Auckland Mayor Phil Goff says a spike in gun violence across the city linked to organised crime is causing real concern in the community and putting lives at risk.
"Many of the shootings are gang-related and, together with the community, I have zero tolerance for those who deliberately and recklessly put the lives of others at risk through their criminal activities," Goff said.
He said the increased use of firearms in recent months had caused significant anxiety, particularly for communities in south and west Auckland.
Goff said he supported the use of the full sanction of the law against those committing crimes involving the use of guns.
"I have been in contact with the Minister of Police and Auckland's District Commanders to express my concerns, especially around gun violence and gang-related crime," he said.
"I support actions taken by the Government to date to tighten the law around access to firearms and work underway to further strengthen gun control legislation before the end of the year."
Goff said a decision by police to extend Operation Tauwhiro had resulted in nearly 1,000 firearms being seized, 865 charged with firearms-related offences and $5m in cash recovered between February and September.
"Our thoughts are with the three officers injured in Glen Eden...we wish them a fast recovery and thank the police force for putting themselves at risk to protect the community. And for the courage and professionalism they show in carrying out their duties."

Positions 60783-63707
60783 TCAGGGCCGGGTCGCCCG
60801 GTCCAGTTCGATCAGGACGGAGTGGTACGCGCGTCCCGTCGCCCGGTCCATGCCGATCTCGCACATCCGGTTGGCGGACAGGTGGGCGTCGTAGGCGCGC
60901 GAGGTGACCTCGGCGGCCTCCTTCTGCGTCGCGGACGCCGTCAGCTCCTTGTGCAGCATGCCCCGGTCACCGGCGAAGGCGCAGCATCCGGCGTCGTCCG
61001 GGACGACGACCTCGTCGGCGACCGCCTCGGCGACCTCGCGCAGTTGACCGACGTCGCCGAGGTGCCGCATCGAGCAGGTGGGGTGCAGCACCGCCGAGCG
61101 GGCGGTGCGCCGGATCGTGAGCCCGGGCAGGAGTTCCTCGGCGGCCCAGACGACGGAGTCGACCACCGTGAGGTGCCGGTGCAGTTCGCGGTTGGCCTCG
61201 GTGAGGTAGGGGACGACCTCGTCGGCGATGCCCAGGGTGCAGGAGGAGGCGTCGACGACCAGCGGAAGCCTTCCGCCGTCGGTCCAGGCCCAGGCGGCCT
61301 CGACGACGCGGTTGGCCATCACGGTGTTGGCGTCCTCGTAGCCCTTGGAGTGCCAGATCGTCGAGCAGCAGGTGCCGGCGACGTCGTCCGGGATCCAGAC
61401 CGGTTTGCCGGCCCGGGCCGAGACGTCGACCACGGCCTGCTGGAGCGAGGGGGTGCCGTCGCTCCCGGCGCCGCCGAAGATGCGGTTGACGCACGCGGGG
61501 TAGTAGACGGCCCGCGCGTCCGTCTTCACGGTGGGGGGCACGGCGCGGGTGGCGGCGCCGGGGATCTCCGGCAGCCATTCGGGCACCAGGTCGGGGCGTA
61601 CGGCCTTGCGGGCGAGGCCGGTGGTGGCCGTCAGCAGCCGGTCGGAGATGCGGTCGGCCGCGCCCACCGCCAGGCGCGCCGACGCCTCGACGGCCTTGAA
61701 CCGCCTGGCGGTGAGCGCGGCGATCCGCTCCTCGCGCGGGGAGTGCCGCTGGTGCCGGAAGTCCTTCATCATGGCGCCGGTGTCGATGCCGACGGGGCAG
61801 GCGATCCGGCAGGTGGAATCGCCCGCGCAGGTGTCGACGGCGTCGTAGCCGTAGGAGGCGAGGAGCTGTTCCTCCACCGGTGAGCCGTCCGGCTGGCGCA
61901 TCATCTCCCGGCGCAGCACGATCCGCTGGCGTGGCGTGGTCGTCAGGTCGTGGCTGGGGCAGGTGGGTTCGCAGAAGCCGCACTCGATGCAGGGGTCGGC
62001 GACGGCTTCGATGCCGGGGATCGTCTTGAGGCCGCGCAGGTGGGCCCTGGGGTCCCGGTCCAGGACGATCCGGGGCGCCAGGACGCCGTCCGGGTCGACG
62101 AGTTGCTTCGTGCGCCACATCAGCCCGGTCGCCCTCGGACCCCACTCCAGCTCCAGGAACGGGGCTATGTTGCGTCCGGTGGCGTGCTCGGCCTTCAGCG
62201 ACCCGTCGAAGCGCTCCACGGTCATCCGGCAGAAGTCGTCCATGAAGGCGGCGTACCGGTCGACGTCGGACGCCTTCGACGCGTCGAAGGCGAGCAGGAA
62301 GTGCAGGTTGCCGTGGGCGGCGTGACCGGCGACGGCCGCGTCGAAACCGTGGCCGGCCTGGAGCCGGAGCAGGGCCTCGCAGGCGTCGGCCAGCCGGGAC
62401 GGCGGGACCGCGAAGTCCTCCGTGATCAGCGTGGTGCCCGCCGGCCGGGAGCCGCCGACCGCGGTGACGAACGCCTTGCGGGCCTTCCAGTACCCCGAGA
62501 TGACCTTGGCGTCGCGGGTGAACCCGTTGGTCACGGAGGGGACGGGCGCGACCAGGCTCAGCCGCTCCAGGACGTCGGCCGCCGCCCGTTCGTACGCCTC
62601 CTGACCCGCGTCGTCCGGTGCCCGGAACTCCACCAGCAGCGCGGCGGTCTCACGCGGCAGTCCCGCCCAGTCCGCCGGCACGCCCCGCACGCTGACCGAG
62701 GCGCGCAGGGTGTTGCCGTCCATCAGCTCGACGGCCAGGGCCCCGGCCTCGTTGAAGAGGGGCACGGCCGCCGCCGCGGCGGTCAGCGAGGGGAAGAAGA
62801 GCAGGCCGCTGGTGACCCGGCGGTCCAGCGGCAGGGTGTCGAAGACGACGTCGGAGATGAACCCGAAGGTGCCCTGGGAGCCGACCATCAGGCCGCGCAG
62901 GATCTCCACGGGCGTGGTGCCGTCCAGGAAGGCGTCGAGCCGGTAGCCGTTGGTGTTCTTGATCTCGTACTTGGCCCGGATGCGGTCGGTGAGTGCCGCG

A National Party spokeswoman said its MPs will not be commenting in the media about any issues until after the caucus meeting today confirming a new leader.
However, National's police spokesman Simeon Brown tweeted that the increasing violence against police "is a worrying trend".
"Frontline police are being put in significant danger under this soft-on-crime Labour Government," he said.
"It needs to stop pandering to gangs and criminals, and start taking law and order seriously."
National MP Mark Mitchell, who spent 13 years as a police officer, tweeted that policing was becoming "more and more dangerous".
"My thoughts are with the family of the police officer who was run down in New Lynn last night and the two police officers shot today," Mitchell said.
"Policing under the leadership of Minister Poto Williams and Police Commissioner Andy Coster is becoming more and more dangerous. Step up and lead."
The incidents have led to new calls for frontline police to be routinely armed, with the Police Association saying its members were facing greater risk and regularly attending incidents where firearms were involved.